New State Math Standards Will Be Implemented Next Year
By LYDIA BERGLAR
Dade County educators are preparing to implement new Georgia math standards across all grade levels in the 2023-2024 school year.
While the transition requires extra work initially, the new standards have received overall positive feedback from teachers. Notably, the standards no longer include any Common Core elements, a controversial set of standards first used in 2010.
The last change to the standards was in 2016. Patti Johnson, director of academics/testing for Dade County, explained that the state began working on the new standards in 2019. Over 200 teachers from across the state were involved in the process.
Johnson said, “When they completed a draft, they sent it out to educators and business leaders. They made revisions based on feedback, and continued that process, sending them out for public comment.”
The school system has already begun training to ensure a thorough understanding of the standards. Ashlie Smith (DCHS) and Alicia Bell (DMS) facilitated one training session in the first week of January.
Johnson said, “Alicia and Ashlie are in a consortium where they meet with other school districts who discussed the standards. They came to me and said, ‘We can’t wait until summer [to begin training]’ like we normally would. By May, teachers should all have their courses of study mapped out and understand the new vocabulary.”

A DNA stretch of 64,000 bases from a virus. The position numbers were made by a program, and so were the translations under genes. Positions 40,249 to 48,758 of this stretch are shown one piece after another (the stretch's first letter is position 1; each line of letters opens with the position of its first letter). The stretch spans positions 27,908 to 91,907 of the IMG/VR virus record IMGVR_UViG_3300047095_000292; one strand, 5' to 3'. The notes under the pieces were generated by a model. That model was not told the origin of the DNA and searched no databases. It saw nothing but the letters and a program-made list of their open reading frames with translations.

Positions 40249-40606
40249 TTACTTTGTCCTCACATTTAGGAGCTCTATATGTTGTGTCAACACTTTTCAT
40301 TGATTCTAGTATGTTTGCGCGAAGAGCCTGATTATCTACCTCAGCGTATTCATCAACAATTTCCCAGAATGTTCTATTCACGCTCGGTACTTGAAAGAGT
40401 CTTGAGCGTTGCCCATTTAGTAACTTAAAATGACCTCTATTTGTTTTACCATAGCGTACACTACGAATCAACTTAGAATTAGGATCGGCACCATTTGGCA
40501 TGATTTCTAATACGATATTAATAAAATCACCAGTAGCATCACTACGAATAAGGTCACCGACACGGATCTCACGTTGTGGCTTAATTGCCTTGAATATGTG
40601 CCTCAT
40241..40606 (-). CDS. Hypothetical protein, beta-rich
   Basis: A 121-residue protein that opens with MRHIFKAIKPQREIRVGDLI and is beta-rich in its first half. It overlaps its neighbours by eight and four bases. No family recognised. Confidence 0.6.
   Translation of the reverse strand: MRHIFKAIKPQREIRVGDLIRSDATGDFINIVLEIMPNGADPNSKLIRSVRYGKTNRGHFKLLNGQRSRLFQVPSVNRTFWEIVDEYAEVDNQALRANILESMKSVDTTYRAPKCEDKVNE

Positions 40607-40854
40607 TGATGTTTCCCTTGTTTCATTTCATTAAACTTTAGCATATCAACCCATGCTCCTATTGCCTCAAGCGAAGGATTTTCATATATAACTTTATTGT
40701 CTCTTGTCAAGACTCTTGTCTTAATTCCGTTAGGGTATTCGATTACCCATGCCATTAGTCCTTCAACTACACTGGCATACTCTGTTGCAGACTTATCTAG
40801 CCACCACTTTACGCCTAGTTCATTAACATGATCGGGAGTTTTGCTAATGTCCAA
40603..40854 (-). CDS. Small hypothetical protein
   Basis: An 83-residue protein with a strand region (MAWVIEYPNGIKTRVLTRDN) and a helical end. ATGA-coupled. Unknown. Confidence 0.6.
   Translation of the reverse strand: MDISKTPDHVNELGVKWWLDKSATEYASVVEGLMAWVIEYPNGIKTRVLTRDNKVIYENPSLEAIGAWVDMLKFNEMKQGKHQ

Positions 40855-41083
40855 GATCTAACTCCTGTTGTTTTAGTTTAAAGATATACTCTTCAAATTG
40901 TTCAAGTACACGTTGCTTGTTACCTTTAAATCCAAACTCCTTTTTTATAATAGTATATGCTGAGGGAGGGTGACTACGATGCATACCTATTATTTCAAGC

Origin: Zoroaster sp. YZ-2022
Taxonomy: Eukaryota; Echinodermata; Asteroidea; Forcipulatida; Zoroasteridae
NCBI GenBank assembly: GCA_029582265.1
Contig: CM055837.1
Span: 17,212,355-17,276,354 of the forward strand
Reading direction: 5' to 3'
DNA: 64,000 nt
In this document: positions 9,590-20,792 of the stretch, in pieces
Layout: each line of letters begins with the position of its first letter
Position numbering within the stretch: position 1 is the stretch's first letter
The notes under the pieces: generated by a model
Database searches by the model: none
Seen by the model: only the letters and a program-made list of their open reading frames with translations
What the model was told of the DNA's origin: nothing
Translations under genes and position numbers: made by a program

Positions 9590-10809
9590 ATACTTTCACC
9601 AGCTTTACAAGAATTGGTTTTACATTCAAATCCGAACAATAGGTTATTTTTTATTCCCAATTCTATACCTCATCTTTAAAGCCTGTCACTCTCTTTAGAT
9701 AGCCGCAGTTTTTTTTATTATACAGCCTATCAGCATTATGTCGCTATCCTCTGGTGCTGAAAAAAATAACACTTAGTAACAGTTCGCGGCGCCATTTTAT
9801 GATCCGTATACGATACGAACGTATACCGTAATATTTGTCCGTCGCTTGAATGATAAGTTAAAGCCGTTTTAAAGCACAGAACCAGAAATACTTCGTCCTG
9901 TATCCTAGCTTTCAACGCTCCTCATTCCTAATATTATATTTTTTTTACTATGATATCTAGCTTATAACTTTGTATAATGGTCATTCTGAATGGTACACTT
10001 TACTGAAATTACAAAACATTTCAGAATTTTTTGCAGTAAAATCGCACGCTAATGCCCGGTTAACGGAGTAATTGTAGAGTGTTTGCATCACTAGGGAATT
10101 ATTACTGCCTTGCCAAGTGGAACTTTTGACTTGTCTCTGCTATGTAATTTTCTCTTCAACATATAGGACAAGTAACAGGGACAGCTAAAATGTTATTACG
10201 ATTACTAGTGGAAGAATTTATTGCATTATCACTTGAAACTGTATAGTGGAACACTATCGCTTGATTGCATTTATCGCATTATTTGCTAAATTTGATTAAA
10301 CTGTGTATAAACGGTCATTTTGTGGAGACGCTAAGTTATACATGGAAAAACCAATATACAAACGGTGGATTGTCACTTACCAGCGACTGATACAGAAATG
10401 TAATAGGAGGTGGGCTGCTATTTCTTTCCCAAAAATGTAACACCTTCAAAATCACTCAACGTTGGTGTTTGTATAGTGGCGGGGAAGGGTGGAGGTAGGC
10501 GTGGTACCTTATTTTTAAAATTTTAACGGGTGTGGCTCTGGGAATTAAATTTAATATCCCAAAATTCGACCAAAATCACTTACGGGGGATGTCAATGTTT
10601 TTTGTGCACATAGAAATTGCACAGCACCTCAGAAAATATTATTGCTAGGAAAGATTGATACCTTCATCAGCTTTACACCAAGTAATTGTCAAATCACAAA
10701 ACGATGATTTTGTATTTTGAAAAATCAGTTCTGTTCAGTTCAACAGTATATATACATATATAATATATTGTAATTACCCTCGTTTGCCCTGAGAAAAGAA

Some information has been moved from one grade level to another to be more age appropriate. This creates extra work for the teachers ahead of the initial year because they must ensure students won’t miss any information. If something used to be taught in sixth grade but is now in fifth, a rising sixth grader would miss that information. Alternatively, if information moved up a grade, some students will study it twice.
Johnson explained, “The teachers are going through to make sure students don’t have gaps. This coming year will be a little tricky. That’s why we started talking about it now.”
In the long run, educators feel the new standards are a worthwhile improvement. Johnson noted, “Teachers said that the new standards are more understandable and more concise. Teachers can ensure that students are mastering the language. In the old ones, it was hard to know if the students understood it. They’ve said that the standards are more age appropriate.”
For example, a kindergarten standard has been changed from, “Understand that each successive number name refers to a quantity that is one larger,” to, “Given a number from 1-20, identify the number that is one more or one less.”
The new standards have also combined several similar standards. A geometry example was separated into two. “Given a rectangle, parallelogram, trapezoid, or regular polygon, describe the rotations and reflections that carry it onto itself,” and “Develop definitions of rotations, reflections, and translations in terms of angles, circles, perpendicular lines, parallel lines, and line segments.” The new singular standard reads, “Use geometric reasoning and symmetries of regular polygons to develop definitions of rotations, reflections, and translations.”
Johnson said, “Teachers will be able to spend more time on each standard and ensure student mastery.”
The county reviewed the current textbooks and resources, finding that they are still compatible with the new standards. Johnson explained, “We’ve used Pearson Math for three years, and we can keep using them. We won’t have to cost the district money by purchasing new resources.”